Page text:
Process Reliability is a method for identifying problems which have significant cost reduction opportunities for improvements. A Process Reliability gap occurs when production operates below the asset nameplate design rate and maintenance maintains the asset reliability below the desired production requirements. Correcting this requires a directional change in culture resulting in managing the equipment to specifications (production and maintenance in alignment). Using the philosophy that maintenance management is to be considered in the same manner that all other business functions are considered, It is difficult to justify any other approach other than complete integration of maintenance management functions with total organizational management functions. 
The Enterprise Asset Management System (EAM) thus is a required tool to use to accomplish this difficult and complex task. This tool must provide accurate information for production and maintenance ensuring process reliability is optimized and managed. Moving toward a true proactive system requires a change of culture which requires processes are adhered to and managed. The other option has been used by many organizations who are no longer in business.

2.  Establish the Vision with Key Leaders, A vision is a picture of what an organization could and should be. A hallmark of great leaders is that their vision includes big ideas. Big ideas get people excited. A Vision by key leaders must include the proactive maintenance management concept with the idea that maintenance would be planned, scheduled and managed in a way that provides an efficient operating facility at all times. Add to this that maintenance should also be treated as an investment rather than a cost, and you have the comprehensive philosophy on which a proactive maintenance management system is built.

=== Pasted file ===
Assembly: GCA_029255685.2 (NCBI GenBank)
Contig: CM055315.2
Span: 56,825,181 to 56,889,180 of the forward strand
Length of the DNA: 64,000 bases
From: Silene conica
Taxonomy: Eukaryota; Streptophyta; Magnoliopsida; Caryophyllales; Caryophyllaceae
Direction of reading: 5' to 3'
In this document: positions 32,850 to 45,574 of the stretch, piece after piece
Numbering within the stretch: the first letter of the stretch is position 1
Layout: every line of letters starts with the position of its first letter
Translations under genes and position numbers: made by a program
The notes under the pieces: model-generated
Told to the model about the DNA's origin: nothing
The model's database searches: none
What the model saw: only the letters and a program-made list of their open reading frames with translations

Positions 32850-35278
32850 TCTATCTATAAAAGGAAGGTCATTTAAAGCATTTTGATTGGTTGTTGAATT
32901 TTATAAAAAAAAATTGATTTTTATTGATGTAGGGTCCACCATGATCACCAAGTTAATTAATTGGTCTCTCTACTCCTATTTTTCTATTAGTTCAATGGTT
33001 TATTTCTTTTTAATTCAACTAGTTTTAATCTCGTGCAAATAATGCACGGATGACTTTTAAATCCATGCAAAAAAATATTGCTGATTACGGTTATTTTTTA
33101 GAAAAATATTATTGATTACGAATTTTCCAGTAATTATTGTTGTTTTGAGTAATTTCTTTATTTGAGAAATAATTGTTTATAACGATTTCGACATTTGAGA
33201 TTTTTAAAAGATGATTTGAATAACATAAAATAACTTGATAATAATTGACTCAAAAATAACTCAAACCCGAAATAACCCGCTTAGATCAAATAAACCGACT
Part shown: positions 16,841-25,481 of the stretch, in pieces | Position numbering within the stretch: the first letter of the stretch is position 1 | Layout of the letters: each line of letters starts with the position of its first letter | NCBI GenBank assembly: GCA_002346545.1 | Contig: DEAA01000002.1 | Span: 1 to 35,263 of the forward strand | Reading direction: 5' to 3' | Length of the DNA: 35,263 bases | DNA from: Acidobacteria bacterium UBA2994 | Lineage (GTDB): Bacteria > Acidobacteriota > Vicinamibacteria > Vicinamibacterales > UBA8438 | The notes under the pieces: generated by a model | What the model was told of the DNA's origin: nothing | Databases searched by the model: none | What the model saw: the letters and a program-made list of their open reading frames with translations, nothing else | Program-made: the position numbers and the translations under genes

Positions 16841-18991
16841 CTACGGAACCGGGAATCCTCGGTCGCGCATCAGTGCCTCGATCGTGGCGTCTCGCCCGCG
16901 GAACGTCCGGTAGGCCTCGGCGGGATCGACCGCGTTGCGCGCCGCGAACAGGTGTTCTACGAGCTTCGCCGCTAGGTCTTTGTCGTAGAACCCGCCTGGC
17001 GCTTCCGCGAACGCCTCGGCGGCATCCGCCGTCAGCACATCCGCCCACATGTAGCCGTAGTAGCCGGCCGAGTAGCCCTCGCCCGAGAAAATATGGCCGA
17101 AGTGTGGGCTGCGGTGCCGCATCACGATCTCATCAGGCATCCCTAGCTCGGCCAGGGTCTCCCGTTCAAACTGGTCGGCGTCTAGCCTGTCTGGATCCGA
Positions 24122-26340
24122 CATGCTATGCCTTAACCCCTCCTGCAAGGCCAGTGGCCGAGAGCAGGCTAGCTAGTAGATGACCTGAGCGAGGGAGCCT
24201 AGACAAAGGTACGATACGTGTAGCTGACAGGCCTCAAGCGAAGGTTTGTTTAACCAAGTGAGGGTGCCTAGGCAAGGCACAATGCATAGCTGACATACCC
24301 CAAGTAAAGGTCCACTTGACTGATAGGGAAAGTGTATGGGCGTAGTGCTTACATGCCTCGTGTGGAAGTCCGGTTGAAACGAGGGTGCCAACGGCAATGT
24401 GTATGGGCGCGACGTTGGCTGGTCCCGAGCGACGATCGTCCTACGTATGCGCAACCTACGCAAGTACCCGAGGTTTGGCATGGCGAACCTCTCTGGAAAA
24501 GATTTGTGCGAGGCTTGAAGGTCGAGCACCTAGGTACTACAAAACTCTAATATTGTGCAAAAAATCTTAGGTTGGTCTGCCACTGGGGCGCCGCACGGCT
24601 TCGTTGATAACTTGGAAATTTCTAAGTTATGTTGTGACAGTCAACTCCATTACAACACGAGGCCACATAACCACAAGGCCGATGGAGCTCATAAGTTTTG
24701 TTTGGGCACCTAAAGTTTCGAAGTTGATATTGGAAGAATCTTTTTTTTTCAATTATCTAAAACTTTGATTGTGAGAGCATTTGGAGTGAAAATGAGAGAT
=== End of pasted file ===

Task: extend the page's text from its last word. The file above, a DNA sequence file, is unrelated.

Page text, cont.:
If Maintenance is seen as an investment and is expected to show a positive return, then should maintenance be expected to improve the profitability of an organization as well. The management philosophy for maintenance is just as important as the philosophy established for any business operation.  For most industry, maintenance is a supervised function at best, with little real cost control but it must be a managed function employing the best methods and systems available to produce results that have a positive effect on profitability. The development of a vision to support the concept of proactive maintenance is important providing the success for any organization. 
3. Identify the 6 Major Losses (monetize the losses), Identifying and monetizing losses is critical to success of any transformation to a reliability centered culture. Without a defined method for identifying the gains and losses an organization will never achieve success. These losses should be visual to all employees, all the time.
  • Breakdowns – Partial Functional and Total Function Failures, Unplanned Maintenance     
  • Setups and Adjustments – Setup/Changeover, Material Shortages, Major Adjustments, Warm Up Time     
  • Small Stops – product flow problems, jams, miss-feeds, cleaning, inspecting     
  • Reduced Speed – anytime speed is less than theoretical (nameplate)     
  • Start-up Issues – could be loss product, scrap product, maintenance rework, etc.